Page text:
Joseph Addison wrote an article, "Party Patches," in the satirical newspaper he and Sir Richard Steele published called The Spectator (meant to "delight and instruct"). It is important to note that during that era, people would wear a small mole-like "patch" attached to one side of the face or the other: a fashion statement or an adornment that could cover a scar.
Beginning in the late sixteenth century, fashionable men and women imitated this natural mark by sticking black beauty patches on their faces.
They have been called beauty marks for women (such as Marilyn Monroe) on whom the mole occurred naturally.
In this article, Addison reports that on a recent visit to the opera, he noticed a definite division between the women, a separation announced by the location of their "patches."
...I found they were patched differently; the faces, on one hand, being spotted on the right side of the forehead, and those upon the other on the left...and...their patches were placed in those different situations as party signals to distinguish friends from foes.
So in an opera box on one side of the stage were seated women of the same group, patches all placed similarly on their faces. In a box on the other side of the stage was another group of women with their patches on the other side of their faces. These two groups represented differing political parties, based, we can assume, on the political opinions of men they admired or their husbands.
In the middle boxes were women who wore their patches without method or reason, placing them wherever they chose. These women were the "undecided" group that had not aligned themselves with either side: the Whigs or the Tories.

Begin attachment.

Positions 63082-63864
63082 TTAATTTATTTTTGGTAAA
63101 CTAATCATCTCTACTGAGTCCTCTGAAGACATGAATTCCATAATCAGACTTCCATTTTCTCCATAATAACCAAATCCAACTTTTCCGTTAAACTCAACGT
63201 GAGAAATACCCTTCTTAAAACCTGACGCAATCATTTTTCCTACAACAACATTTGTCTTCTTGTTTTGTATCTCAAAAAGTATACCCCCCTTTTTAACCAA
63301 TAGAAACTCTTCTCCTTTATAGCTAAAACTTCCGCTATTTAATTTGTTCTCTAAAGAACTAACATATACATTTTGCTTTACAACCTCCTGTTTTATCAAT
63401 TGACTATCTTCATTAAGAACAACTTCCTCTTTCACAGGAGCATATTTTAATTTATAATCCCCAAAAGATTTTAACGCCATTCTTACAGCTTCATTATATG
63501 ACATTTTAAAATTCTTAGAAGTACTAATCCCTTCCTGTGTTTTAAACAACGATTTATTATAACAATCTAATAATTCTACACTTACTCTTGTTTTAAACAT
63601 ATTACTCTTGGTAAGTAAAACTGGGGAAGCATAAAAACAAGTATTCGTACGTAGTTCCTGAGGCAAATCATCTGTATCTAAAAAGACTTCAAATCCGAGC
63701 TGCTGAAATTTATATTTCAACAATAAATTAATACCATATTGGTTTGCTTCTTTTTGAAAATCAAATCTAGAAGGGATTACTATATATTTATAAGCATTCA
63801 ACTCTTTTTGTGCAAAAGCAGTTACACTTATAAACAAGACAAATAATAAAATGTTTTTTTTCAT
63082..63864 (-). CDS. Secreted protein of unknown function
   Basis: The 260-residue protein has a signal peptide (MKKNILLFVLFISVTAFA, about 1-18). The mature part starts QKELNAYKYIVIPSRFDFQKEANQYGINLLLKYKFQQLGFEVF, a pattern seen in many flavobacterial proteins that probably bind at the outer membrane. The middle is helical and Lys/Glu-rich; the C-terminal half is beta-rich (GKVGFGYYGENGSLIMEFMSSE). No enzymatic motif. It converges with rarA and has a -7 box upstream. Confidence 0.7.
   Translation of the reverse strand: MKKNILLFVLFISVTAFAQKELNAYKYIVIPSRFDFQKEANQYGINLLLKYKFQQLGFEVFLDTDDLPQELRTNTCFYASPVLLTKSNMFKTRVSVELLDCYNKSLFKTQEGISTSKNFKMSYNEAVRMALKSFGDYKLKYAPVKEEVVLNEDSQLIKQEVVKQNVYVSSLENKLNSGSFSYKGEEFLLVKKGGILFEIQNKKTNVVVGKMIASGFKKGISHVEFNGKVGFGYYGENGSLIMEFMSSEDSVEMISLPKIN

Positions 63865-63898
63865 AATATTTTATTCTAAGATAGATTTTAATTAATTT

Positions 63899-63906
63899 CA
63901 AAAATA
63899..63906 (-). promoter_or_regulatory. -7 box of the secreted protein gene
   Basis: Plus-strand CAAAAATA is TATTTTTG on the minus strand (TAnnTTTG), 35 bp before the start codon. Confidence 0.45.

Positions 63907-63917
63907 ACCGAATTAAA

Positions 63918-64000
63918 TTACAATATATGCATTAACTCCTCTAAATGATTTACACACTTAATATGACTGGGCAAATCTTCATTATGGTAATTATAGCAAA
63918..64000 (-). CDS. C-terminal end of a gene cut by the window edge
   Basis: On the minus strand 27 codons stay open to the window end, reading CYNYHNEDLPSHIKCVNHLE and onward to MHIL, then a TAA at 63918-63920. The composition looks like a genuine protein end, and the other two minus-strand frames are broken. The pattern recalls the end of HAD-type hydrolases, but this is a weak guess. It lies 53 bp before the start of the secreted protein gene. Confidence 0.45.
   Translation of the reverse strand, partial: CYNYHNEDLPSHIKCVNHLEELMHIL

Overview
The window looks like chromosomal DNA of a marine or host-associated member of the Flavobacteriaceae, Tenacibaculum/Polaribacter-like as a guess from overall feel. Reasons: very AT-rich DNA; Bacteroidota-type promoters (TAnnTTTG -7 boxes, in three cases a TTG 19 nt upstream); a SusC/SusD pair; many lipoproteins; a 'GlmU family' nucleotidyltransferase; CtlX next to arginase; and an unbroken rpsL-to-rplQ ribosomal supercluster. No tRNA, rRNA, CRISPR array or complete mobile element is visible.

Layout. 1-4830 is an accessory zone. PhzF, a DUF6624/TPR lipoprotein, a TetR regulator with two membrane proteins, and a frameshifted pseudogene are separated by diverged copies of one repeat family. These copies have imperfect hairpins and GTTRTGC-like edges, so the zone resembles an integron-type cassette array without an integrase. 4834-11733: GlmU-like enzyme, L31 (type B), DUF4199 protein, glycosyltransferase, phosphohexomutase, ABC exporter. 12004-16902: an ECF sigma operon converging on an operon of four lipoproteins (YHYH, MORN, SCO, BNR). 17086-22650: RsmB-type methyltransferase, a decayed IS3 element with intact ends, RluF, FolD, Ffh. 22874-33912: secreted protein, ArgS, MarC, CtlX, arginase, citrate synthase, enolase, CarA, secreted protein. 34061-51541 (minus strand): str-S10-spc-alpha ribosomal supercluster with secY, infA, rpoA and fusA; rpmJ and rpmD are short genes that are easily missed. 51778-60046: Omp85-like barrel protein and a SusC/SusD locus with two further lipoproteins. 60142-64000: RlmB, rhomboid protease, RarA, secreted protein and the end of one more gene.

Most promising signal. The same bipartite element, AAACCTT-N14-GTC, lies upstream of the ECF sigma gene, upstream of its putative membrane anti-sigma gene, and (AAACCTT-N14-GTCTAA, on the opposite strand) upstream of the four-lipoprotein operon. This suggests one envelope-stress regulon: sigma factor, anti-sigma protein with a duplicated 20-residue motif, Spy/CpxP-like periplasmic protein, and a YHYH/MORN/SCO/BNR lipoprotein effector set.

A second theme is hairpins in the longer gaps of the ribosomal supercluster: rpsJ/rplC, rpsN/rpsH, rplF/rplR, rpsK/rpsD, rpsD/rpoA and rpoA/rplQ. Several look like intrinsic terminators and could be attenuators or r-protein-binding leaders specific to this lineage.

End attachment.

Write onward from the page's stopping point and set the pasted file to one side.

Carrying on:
There is some quiet humor in this satirical piece. Addison notes one woman who has a natural mole that has actually confused many people by its placement:
...Rosalinda, a famous Whig partisan, has most unfortunately a very beautiful mole on the Tory part of her forehead; which...has occasioned many mistakes, and given an handle to her enemies to misrepresent her face, as though it had revolted from the Whig interest.
It is amusing that a woman clearly known for her support of the Whig party has a mole that has grown on the Tory side of her forehead—but Addison then further personifies the mole, as if it had a mind of its own.
In this article, Addison tries to redirect these women, letting them know that they should be above (or superior) to such behavior. And in trying to change their minds, he refers to women of the past they should endeavor to emulate.
When the Romans and Sabines were at war, and just upon the point of giving battle, the women, who were allied to both of them interposed with so many tears and entreaties that they prevented the mutual slaughter which threatened both parties, and united them together in a firm and lasting peace.
Addison points out that their actions joined two opposing sides and prevented many deaths. Though their political leanings are not those that would bring harm, Addison uses this kind of flattery to appeal to the women's sense of decorum and power: for they have the wherewithal that can improve the state of affairs in Britain. And while their behavior hardly seems noble in the battle of the patches, Addison appeals to their desire to be noble:
I would recommend this noble example to our British ladies...
He closes the article suggesting that the women do only what is appropriate to their gender.